To quickly assess the condition of the collateral ligaments, use your right hand to hold the leg out until it is almost straight. Grasp the underside of the knee with the left hand, and gently apply a valgus stress followed by a varus stress. For a valgus stress, the right hand pulls the lower leg away from the midline while the left hand pushes the knee joint toward the midline. For a varus stress, the hands remain in the same position, but the grip and forces are reversed (right hand pushes while left hand pulls). A few degrees of motion are normal as the collateral ligaments are slightly stretched. Note any excessive laxity or pain.
Since hip joint pathology commonly results in referred pain to the knee, a quick check of the hip joint is important. With the knee bent to 90°, place the left hand over the knee and press down lightly to stabilize the knee joint. Grasp the ankle with your right hand, and rock the tibia from side to side. This pendulum motion, which may cause some pain in the knee, is actually a test of the hip joint as it rocks the head of the femur in the hip socket. A normal hip will allow the tibia to swing at least 30° in each direction.3 If the leg will not rock more than about 20° in either direction or the rocking causes visible wincing, consider hip pathology in addition to any suspected knee problems.
A complete knee exam includes a test of the patellar reflex to look for any pathology of spinal nerves L2, L3, and L4. This is especially important if the patient has an altered gait. The patellar reflex is one of the deep-tendon reflexes and will help differentiate an upper motor neuron lesion from a lower motor neuron lesion.1 Strike the patellar tendon sharply with a reflex hammer just below and slightly lateral to the bottom of the patella. The knee should be hanging free or crossed over the opposite knee and relaxed. Note whether the reflex is brisk, mild, or absent. While no solid conclusion can be reached from this single neurologic test, it provides an important contribution to the full picture.
Palpation is a key component of every knee exam. If possible, sit on a stool facing the patient. With the knee flexed 90°, move your thumb across the joint line, feeling for the tibial plateau (a hard transverse ridge just below the patella) and the softer indentation just above it (where the meniscus lies). Note any painful areas. Next, palpate in a circular motion with two fingers over the MCL and LCL, which extend more than an inch above and below the joint line. Note any areas of point tenderness or diffuse tenderness. If the patient is complaining of anterior or posterior knee pain, palpate there as well, identifying the precise area of maximal pain. Then, with the leg flat on the exam table, palpate around the edges of the patella, looking for any signs of discomfort or apprehension. Also place one hand on either side of the patella and press down with the fingers of one hand followed by the other. If you feel a fluid shift, the test is positive for an effusion. An effusion occurs with inflammation and usually points to underlying injury inside the joint capsule.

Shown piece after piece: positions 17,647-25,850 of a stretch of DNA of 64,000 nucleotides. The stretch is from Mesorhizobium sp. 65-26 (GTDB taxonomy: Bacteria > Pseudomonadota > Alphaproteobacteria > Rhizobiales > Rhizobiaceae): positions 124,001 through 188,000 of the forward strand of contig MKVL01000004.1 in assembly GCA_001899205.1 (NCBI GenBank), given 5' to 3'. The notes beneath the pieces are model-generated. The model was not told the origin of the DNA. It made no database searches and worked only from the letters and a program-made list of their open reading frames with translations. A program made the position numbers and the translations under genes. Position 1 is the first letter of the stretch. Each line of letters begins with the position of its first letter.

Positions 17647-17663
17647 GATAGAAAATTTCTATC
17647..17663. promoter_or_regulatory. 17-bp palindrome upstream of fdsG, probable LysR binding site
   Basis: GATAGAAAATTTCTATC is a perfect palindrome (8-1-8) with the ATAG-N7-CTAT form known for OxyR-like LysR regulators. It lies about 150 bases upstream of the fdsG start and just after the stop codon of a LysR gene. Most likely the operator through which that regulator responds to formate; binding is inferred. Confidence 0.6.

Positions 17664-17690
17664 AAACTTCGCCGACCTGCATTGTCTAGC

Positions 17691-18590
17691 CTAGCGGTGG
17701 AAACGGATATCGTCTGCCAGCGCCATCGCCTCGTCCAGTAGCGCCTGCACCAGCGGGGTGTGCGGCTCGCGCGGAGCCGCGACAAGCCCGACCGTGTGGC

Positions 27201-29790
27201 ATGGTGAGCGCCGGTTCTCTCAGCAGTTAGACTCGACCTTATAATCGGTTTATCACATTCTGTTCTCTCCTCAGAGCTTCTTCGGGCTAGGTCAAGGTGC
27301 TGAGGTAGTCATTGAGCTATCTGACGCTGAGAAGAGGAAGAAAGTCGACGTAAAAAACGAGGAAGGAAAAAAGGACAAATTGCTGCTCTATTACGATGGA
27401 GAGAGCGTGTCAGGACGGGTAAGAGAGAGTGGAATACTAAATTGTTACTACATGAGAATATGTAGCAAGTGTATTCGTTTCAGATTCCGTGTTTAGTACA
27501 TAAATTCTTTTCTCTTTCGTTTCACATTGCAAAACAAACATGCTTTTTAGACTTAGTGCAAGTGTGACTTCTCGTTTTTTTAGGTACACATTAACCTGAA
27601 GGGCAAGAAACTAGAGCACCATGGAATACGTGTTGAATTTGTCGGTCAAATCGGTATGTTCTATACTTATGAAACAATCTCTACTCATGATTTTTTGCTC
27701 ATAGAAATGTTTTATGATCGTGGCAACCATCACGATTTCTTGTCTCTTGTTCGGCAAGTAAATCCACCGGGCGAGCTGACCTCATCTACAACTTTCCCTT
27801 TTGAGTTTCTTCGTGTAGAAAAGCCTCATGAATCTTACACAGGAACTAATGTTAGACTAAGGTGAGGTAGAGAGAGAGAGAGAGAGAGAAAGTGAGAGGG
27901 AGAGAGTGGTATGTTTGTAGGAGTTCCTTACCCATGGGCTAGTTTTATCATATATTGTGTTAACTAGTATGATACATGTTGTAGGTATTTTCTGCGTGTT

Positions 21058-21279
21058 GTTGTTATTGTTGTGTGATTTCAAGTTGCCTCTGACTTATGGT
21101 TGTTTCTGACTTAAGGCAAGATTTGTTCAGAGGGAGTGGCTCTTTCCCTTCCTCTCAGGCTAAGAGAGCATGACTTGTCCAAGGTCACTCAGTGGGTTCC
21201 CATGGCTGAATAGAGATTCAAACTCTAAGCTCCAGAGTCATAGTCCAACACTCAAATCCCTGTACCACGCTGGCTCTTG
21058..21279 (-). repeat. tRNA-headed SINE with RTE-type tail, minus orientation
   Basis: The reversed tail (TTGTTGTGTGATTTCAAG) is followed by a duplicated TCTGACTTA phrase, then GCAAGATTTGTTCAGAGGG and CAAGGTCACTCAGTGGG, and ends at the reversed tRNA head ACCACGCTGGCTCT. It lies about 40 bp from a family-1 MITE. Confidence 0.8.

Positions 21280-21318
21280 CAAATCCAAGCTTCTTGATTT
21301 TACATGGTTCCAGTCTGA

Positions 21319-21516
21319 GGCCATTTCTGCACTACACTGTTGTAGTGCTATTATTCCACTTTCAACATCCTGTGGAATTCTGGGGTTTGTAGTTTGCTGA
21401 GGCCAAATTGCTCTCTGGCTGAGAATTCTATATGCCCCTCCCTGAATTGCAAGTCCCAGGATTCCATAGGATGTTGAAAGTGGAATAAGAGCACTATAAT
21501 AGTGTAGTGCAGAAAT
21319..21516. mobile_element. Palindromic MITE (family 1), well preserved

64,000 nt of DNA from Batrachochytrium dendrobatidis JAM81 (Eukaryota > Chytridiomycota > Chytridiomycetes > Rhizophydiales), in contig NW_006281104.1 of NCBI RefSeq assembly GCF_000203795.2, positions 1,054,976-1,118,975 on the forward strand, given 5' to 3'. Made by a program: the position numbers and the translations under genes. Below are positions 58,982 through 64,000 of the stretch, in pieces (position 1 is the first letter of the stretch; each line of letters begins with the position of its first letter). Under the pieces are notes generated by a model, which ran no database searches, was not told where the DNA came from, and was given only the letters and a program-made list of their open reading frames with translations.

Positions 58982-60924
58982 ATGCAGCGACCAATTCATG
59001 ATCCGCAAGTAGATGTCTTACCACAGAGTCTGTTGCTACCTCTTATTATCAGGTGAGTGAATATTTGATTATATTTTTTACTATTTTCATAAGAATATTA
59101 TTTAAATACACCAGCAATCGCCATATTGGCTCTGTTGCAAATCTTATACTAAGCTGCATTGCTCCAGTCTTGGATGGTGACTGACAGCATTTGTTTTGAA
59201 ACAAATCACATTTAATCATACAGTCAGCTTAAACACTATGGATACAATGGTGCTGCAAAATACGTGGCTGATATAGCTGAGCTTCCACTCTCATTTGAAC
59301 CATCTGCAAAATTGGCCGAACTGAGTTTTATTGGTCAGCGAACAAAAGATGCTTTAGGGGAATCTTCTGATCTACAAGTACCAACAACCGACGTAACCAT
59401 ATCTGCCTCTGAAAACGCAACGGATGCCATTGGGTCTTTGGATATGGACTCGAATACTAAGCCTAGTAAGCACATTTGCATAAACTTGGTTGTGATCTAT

If the patient has described an acute injury accompanied by a popping noise, perform the following two tests to look for an ACL tear or a meniscal tear.
The anterior/posterior drawer test detects injury to the ACL or PCL. Have the patient recline on the table with the injured leg bent to 90°. Rest your body against the patient's foot to anchor it to the table, and grasp the injured leg with both hands just below the joint line. Firmly pull the tibia forward (toward yourself) in relation to the femur. Normal motion is <5 mm. Test for posterior motion by pushing the tibia backward (toward the patient) in relation to the femur. Any movement >5 mm usually indicates a tear of the ACL or PCL.
The Apley compression test (Figure 1) helps detect a meniscal tear. Have the patient lie face down on the exam table. Gently grasp the injured leg and bend it to 90°. While maintaining downward pressure on the heel (pressing the patient's knee against the table), slowly rotate the foot (hence the tibia) first internally then externally on the femur. Pain felt medially suggests a medial meniscus tear. Pain felt laterally suggests a lateral meniscus tear.